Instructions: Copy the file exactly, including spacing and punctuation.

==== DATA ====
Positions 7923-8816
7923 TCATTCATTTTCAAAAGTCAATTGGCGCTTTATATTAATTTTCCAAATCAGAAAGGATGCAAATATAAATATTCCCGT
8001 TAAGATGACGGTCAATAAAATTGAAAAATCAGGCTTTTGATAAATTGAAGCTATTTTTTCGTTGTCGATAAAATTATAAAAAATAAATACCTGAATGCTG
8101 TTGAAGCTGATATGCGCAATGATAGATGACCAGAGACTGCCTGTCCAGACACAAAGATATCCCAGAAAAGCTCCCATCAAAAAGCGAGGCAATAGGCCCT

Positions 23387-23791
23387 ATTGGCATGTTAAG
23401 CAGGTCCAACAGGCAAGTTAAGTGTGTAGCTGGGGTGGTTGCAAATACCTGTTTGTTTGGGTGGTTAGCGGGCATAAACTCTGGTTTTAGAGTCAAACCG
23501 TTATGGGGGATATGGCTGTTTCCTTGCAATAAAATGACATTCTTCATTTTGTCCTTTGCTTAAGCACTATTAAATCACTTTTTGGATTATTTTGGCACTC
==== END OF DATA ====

Positions 7923-8816
7923 TCATTCATTTTCAAAAGTCAATTGGCGCTTTATATTAATTTTCCAAATCAGAAAGGATGCAAATATAAATATTCCCGT
8001 TAAGATGACGGTCAATAAAATTGAAAAATCAGGCTTTTGATAAATTGAAGCTATTTTTTCGTTGTCGATAAAATTATAAAAAATAAATACCTGAATGCTG
8101 TTGAAGCTGATATGCGCAATGATAGATGACCAGAGACTGCCTGTCCAGACACAAAGATATCCCAGAAAAGCTCCCATCAAAAAGCGAGGCAATAGGCCCT

Positions 23387-23791
23387 ATTGGCATGTTAAG
23401 CAGGTCCAACAGGCAAGTTAAGTGTGTAGCTGGGGTGGTTGCAAATACCTGTTTGTTTGGGTGGTTAGCGGGCATAAACTCTGGTTTTAGAGTCAAACCG
23501 TTATGGGGGATATGGCTGTTTCCTTGCAATAAAATGACATTCTTCATTTTGTCCTTTGCTTAAGCACTATTAAATCACTTTTTGGATTATTTTGGCACTC